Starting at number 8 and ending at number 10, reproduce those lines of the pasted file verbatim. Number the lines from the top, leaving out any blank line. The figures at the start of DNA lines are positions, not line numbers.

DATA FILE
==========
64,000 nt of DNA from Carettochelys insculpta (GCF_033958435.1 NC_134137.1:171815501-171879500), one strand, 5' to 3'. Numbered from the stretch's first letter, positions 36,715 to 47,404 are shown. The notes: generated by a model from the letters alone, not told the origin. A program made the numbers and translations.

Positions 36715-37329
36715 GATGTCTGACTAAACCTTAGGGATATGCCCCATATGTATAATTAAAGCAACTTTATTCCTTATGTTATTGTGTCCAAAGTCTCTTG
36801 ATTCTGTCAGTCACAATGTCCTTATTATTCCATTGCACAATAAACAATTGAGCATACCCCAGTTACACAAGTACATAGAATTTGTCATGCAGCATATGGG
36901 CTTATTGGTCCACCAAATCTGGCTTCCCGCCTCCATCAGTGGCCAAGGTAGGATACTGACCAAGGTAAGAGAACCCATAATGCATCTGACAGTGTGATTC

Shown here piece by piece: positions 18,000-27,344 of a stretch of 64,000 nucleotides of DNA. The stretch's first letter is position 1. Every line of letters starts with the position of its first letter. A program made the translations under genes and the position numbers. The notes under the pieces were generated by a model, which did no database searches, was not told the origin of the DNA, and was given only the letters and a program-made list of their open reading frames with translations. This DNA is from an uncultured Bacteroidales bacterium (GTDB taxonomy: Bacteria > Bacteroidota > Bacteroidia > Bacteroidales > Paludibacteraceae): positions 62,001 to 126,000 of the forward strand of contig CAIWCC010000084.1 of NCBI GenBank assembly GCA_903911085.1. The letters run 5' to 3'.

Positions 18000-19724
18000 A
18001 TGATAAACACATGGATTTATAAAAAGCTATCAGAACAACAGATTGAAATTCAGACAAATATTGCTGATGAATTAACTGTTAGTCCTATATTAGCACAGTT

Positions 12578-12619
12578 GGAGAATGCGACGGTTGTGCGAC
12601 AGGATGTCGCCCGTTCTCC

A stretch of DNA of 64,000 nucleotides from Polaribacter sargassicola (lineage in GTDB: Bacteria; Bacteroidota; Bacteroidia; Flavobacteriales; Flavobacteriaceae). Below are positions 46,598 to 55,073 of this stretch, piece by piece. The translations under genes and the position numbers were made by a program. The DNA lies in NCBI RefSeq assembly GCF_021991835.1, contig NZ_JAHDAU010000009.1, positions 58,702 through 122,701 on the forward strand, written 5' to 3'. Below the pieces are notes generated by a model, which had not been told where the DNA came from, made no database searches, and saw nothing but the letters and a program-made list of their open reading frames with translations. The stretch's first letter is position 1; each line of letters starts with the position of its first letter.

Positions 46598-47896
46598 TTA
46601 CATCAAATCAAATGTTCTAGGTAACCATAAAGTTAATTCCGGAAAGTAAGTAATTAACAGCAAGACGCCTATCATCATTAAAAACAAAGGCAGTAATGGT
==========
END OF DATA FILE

18000 A
18001 TGATAAACACATGGATTTATAAAAAGCTATCAGAACAACAGATTGAAATTCAGACAAATATTGCTGATGAATTAACTGTTAGTCCTATATTAGCACAGTT

Positions 12578-12619